The past three decades have seen the elaboration of a vast body of literature on unconditional basic income a radical policy proposal Philippe Van Parijs referred to as a disarmingly simple idea. It consists of a monthly cash allowance given to all citizens, regardless of personal desert and without means test to provide them with a standard of living above the poverty line. The seminar will seek to engage students in normative debates in political theory (feminism, liberalism, republicanism, communism, libertarianism, etc.) by appealing to the concrete example of basic income. It will allow students to learn a great deal about a policy that is gaining tremendous currency in academic and public debates, while discussing and learning about prominent political theorists - many of whom have written against or for basic income at one point in their career.nnThe seminar is open to undergraduate and graduate students in all departments. There are no pre-requisites. We will ask questions such as: is giving people cash no strings attached desirable and just? Would basic income promote a more gender equal society through the remuneration of care-work, or would it risks further entrenching the position of women as care-givers? Would alternative policies be more successful (such as the job guarantees, stakeholder grants or a negative income tax)? How can we test out basic income? What makes for a reliable and ethical basic income pilot? Students in Politics, Philosophy, Public Policy, Social Work, and Sociology should find most of those questions relevant to their interests. Some discussions on how to fund basic income, on the macro-economic implications of basic income and on the existing pilots projects (in Finland, Namibia, India, Canada and the US) may be of interest to Economists; while our readings on the impact of new technologies and artificial intelligence on the future of work and whether a basic income could be a solution, are likely to be on interest to computer scientists and engineers. By the end of the class, students will have an in depth knowledge of the policy and will have developed skills in the normative analysis of public policy. They will be able to deploy those critical and analytical skills to assess a broad range of other policies.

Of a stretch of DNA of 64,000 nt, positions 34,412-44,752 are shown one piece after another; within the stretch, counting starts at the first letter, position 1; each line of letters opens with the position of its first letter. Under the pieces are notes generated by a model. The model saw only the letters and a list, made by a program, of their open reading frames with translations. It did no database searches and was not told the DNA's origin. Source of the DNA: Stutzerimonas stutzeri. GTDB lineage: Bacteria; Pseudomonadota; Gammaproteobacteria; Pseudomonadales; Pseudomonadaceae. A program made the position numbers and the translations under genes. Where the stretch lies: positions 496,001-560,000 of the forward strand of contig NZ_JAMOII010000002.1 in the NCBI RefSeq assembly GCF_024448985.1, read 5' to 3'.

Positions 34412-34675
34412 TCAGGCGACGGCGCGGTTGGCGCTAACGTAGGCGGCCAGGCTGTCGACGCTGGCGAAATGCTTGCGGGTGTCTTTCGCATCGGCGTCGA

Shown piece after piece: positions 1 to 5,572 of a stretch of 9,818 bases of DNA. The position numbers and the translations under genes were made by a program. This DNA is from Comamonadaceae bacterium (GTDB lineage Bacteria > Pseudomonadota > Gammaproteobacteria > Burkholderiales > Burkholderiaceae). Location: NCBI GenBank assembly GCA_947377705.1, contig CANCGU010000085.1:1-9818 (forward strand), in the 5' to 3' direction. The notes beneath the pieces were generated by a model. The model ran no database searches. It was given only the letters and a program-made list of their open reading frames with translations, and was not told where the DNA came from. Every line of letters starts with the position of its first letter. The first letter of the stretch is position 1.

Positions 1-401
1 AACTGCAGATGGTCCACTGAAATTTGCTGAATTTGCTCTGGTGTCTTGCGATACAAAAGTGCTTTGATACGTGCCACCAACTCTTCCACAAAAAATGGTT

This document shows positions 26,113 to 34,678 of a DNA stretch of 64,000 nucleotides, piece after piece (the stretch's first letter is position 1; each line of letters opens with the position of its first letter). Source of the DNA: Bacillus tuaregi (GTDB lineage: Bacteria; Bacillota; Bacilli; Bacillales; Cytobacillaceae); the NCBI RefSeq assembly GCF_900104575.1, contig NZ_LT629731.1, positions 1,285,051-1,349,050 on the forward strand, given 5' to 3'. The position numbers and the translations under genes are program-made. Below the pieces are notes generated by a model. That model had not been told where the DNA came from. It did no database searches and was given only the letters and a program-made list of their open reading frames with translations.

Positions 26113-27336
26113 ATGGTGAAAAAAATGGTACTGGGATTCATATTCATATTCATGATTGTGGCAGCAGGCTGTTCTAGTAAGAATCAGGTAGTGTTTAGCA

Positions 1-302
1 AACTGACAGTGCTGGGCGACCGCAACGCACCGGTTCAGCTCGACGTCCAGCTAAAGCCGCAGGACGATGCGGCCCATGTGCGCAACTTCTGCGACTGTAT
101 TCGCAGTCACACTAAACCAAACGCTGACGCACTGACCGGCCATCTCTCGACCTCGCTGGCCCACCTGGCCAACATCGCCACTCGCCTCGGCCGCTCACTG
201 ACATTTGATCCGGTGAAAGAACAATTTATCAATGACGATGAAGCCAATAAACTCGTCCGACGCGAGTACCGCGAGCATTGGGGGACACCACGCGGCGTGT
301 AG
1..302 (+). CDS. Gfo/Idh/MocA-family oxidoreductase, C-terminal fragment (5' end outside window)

Terms: Win | Units: 4 | UG Reqs: WAY-ER | Repeatable for credit | Grading: Letter or Credit/No Credit

PHIL 274B: Universal Basic Income: the philosophy behind the proposal (ETHICSOC 174X, ETHICSOC 274X, PHIL 174B, POLISCI 338)